BT created the Chief Customer Officer role for the first time in May 2015, highlighting the British multinational telecommunications company’s renewed focus on industries’ most powerful stakeholder.
In real terms though, it was a little late to the CCO party.
Since the turn of the Millennium, the young C-Suite role has been growing in profile in tandem with the increasing dominance of the customer, and where only four Fortune 500 companies had a Chief Customer Officer, by 2014, that number had ballooned to 50.
Despite the upward trend however, the role has still had to convince industry insiders that it can dictate meaningful change from a position of authority, rather than simply acting as a figurehead as some would paint them.
Lisa Harrington believes she falls firmly into the former camp, that BT’s considered response belies a real urgency to turn around public perception using positive customer experience as an enabler for growth.
As proof, Harrington states early on she reports directly to the BT Group CEO.
“I’m responsible for driving customer focus into all aspects of BT’s business, but the position is slightly more abstract than a one sentence explanation: it’s about evangelizing the changes necessary for us to become a customer-focused brand.
“Great customer service is only one part of the story: it’s also about your interaction and relationships, your prices, your product quality, and overall satisfaction.”
In essence, BT’s Chief Customer role has to emphasize to the Board and the brand how its customers can grow with it, with a specific focus on strategy and investment directed for that growth.
If the role sounds more like a CEO’s Chief Adviser, that’s because it needs to be.
Business leaders are facing ever increasing challenges, such as competition, talent acquisition, and technology investment that threaten the productivity and profitability of traditional enterprises.
Growth, however, is the most elusive addition to the list – and as one its solutions, the customer, is now widely recognized as a source of sustainable business growth, it stands to reason that their chief enabler needs to be equally a source of direction for a company.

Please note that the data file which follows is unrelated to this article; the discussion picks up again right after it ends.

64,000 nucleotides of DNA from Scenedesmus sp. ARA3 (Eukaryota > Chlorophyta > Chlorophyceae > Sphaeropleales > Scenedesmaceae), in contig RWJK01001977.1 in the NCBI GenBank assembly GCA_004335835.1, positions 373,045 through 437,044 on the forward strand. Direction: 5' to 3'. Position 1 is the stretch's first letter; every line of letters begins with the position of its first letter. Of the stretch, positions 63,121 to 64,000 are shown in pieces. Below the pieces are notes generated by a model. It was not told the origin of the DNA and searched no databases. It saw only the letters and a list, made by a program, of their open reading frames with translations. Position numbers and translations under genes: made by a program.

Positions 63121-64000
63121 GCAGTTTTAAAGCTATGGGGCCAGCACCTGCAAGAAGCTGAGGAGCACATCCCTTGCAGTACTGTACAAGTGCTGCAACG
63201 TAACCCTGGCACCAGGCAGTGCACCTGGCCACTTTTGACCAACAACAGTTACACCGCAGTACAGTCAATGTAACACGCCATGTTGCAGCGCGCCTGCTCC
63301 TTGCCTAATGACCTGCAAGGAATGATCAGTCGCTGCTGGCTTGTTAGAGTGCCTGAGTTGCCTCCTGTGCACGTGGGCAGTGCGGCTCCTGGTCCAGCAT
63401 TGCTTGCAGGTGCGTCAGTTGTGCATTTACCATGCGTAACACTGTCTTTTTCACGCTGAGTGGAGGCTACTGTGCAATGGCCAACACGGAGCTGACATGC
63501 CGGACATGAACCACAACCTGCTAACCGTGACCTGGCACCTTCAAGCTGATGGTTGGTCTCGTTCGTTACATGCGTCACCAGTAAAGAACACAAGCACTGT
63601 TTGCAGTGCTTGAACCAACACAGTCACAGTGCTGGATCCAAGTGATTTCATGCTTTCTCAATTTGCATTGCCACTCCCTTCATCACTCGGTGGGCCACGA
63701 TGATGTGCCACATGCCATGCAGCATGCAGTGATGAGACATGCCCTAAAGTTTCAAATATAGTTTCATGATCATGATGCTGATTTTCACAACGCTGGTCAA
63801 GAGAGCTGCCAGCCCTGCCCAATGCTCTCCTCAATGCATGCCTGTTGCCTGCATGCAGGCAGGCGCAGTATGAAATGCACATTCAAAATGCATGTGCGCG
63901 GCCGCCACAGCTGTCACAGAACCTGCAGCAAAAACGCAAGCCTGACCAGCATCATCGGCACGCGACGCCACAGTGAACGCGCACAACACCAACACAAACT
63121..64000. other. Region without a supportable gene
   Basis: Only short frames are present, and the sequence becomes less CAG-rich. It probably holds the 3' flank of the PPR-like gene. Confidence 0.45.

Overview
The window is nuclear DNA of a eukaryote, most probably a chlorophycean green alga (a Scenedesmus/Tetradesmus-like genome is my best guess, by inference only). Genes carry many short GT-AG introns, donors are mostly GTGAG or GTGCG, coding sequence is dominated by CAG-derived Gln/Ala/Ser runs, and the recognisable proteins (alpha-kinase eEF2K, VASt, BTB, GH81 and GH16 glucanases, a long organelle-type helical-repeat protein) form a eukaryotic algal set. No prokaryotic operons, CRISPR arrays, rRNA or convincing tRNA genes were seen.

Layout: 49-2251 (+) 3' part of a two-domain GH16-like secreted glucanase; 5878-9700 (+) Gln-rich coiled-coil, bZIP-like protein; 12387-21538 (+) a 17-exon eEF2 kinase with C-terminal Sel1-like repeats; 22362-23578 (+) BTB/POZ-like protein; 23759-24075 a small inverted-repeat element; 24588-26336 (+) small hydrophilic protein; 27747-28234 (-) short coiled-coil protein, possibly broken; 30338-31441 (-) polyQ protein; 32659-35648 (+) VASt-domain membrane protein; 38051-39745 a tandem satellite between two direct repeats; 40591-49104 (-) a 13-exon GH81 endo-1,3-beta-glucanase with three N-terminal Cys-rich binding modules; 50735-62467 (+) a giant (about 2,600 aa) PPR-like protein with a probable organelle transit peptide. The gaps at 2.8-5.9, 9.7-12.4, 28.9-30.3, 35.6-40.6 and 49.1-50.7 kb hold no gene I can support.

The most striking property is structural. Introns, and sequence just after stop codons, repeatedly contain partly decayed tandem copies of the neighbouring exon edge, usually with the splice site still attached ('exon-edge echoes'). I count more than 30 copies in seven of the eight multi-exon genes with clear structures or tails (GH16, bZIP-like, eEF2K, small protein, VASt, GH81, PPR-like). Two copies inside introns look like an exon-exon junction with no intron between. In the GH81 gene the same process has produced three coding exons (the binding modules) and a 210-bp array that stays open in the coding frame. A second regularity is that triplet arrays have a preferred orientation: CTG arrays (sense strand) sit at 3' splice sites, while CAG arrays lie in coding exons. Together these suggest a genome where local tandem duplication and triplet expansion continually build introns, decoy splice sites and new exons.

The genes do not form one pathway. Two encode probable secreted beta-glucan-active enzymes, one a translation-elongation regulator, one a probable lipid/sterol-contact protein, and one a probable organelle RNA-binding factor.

“BT needs to amplify the customer voice, and then listen to what they are saying about our service and experience. The role is supposed to initiate a re-energization [sic] of BT and our trajectory, and I believe the customer is the demographic to help us grow together.”
Harrington’s sentiments are backed up by recent PwC survey from earlier this year states that 90% of global CEOs agree that customers have the biggest impact on strategy; if the Chief Customer role can act as a conduit for customer ideas, brands like BT can begin to leverage customers as partners on its growth pathway.
As well as that, Harrington believes the Chief Customer role needs to naturally story tell.
If Harrington is to sell to her organization the value of the customer, she will need to employ classic marketing techniques, like storytelling, in order to fulfill her remit.
And that requires customer stories and perspectives, or, in today’s language: empathy.
“The way in which brands identify customer issues or opportunities is through properly understanding every interaction with BT, and over the first year of my role I have had to try and disseminate these customer narratives across the organization.
“We need to be consistent about the perspectives we are trying to understand, so that every employee receives the same level and quality of customer information that [the Chief Customer role] should receive.”
BT’s ear to the ground has brought up some interesting customer trends.
The public are keen for more self-service products, according to Harrington, and widely see self-sufficiency as the more appropriate way to use BT products.
These new services could range from using apps to find out where best in a home a router should be placed, to developing capabilities that allow customers to choose how and when they see bills and orders, whether they like face-to-face exchanges when necessary, and how they want to be communicated with in the future.
And BT and Harrington are learning more all the time.
“We regularly invite other organizations to explain some of their new ideas and thoughts which we can choose to test-drive in-house as well.
“Customer experience leaders from ISA, John Lewis, and Transport for London (TfL), have all traded interviews with us – in fact, Vernon Everitt from TfL was my favorite.
BT services can be found in over 170 countries, allowing millions of people to connect with each other, with information and entertainment, via its technology infrastructure.
It’s journey began by laying down some of the first telephone lines, and over the years it has sought to improve its network from a business and technology context – which has now had to adapt to the growing voice of the customer.
Harrington’s appointment is the largest hint yet of BT’s attempt to transition from a telecommunications and technology multinational, to a customer-orientated, customer-connecting network.